The Democratic-led House passed a short-term spending bill on Friday that finances the federal government through mid-December and provides another infusion of military and economic aid to Ukraine as lawmakers acted to avert a partial government shutdown set to begin after midnight. The bill passed the House by a vote of 230-201. The measure next goes to President Joe Biden’s desk to be signed into law. Republicans overwhelmingly opposed the measure. The bill provides more than $12.3 billion in Ukraine-related aid. The money will go to provide training, equipment and logistics support for the Ukraine military, help Ukraine’s government provide basic services to its citizens.

Saturday marks five years since a gunman rained bullets into an outdoor country music festival crowd on the Las Vegas Strip. The grim drumbeat of mass shootings has only continued in the years since, from New York to Colorado to Texas. Northeastern University professor James Alan Fox oversees a database maintained by The Associated Press, USA Today and Northeastern University and says there's also been a horrifying uptick in the number of mass shootings with an especially high number of people killed. The news takes a toll on survivors of the Las Vegas slaying, but a strong sense of community has also developed.

Desperate to locate and rescue their loved ones, social media users are sharing phone numbers, addresses and photos of their family members and friends online for anyone who can check on them after Hurricane Ian made landfall in southwest Florida. While authorities recommend that those in distress contact official emergency channels, strangers online are braving the conditions to step in and answer the pleas for help. And the family members are more than grateful. Heather Donlan says her social media post crowdsourced the person she holds responsible for saving her father's life.

The U.S. Supreme Court's decision striking down a constitutional right to abortion and sending the issue to the states has groups on both sides of the debate focusing more than ever on races this fall for state supreme courts. Whether abortion access is maintained, restricted or eliminated in any state could depend on whether a state's high court has a majority of Democratic or Republican justices. Illinois, Kentucky, Michigan, North Carolina and Ohio are among the states where the races are drawing heavy interest and spending as the midterm elections approach.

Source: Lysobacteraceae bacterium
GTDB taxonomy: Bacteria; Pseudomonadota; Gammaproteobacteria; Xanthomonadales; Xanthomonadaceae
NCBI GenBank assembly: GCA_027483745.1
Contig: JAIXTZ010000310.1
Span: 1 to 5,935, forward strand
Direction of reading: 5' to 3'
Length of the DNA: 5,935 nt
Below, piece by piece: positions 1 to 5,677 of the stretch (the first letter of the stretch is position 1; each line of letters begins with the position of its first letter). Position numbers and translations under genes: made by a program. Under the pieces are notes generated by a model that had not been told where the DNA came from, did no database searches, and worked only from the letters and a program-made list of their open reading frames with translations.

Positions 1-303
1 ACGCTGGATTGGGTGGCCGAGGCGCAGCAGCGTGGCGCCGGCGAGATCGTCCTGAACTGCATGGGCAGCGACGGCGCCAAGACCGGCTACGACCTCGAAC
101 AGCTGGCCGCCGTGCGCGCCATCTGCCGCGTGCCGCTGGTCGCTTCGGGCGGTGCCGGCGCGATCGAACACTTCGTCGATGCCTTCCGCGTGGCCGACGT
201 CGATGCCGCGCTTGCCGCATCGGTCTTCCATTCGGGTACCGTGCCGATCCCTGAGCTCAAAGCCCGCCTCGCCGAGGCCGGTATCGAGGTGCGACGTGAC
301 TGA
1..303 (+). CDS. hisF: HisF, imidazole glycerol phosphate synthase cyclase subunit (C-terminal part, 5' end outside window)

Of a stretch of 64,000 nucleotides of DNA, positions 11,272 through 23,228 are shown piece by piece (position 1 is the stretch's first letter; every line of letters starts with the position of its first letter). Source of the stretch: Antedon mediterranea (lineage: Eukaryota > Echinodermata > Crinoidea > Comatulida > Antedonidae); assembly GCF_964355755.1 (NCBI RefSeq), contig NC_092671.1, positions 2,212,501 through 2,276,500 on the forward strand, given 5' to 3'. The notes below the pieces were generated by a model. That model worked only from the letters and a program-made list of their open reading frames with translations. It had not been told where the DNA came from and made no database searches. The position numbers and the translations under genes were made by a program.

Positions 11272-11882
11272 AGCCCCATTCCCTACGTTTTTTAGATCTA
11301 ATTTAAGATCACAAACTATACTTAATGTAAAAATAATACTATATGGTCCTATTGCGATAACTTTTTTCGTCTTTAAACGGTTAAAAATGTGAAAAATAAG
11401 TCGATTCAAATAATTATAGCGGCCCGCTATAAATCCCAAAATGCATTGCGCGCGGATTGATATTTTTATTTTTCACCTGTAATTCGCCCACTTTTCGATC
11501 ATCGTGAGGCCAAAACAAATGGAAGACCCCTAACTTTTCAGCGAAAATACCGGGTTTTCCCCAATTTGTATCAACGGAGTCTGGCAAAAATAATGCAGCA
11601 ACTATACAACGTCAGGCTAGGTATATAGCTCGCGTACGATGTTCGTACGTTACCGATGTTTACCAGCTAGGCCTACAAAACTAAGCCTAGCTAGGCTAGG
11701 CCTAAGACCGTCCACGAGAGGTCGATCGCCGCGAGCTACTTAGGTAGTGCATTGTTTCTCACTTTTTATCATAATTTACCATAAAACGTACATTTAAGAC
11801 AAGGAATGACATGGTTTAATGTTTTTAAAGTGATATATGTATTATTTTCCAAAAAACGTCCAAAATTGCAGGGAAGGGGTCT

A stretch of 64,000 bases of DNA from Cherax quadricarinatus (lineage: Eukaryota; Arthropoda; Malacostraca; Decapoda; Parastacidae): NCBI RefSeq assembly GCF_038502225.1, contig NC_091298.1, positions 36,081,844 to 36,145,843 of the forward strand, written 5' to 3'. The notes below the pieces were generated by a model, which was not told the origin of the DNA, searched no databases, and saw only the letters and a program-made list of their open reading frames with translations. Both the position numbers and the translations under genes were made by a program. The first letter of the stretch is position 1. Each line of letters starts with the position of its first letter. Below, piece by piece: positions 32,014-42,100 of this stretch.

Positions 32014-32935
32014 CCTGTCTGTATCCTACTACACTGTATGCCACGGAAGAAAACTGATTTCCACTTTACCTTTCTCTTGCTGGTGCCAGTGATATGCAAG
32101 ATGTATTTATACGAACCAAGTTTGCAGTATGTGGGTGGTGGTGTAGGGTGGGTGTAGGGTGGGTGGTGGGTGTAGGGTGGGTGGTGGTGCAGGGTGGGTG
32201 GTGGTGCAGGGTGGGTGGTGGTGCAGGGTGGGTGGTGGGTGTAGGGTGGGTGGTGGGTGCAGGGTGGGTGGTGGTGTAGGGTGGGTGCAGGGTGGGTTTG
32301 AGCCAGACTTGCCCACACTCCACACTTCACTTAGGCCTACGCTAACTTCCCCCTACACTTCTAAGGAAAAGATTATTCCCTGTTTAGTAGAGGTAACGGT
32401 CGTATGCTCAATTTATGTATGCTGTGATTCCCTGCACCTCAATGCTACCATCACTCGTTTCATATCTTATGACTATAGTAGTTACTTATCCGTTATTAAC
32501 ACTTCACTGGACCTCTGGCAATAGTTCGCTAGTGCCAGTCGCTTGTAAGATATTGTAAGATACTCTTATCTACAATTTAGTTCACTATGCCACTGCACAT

U.S. regulators have revealed their plan to allow foreign baby formula manufactures to stay on the market long term. The Friday announcement from the Food and Drug Administration aims to diversify the nation’s highly concentrated formula industry and prevent future shortages. The U.S. has been forced to turn to foreign suppliers to boost formula supplies after FDA inspectors temporarily shuttered the nation’s largest domestic manufacturing plant in February. Since then the U.S. has imported the equivalent of 300 million bottles of formula. Under the new plan, foreign manufacturers will have until 2025 to comply with U.S. standards for formula nutrition, labeling and manufacturing.

Unpaid internships are facing new scrutiny from colleges, state lawmakers and student activists. Nearly half of all internships are unpaid, putting them out of reach for students who need wages to keep up with their bills, even if the work has nothing to do with their intended careers. Many students say they can’t afford to meet internship requirements, and shouldn’t be expected to work unpaid to make it in a given field. The people who can take unpaid internships have financial safety nets, and that means they tend to benefit students who are wealthier and white, perpetuating wealth gaps.

Hurricane Ian was over southwest Florida for just a few hours. It’ll take months to clean up all the damage. Maybe longer. And local officials some of the destruction can’t be cleaned up at all. From trees getting ripped out of the ground to signs being ripped apart, traffic lights crashing onto roadways and some buildings simply being destroyed, the impact was everywhere and almost nothing was spared. The only difference between one place and the next was the severity of the problems.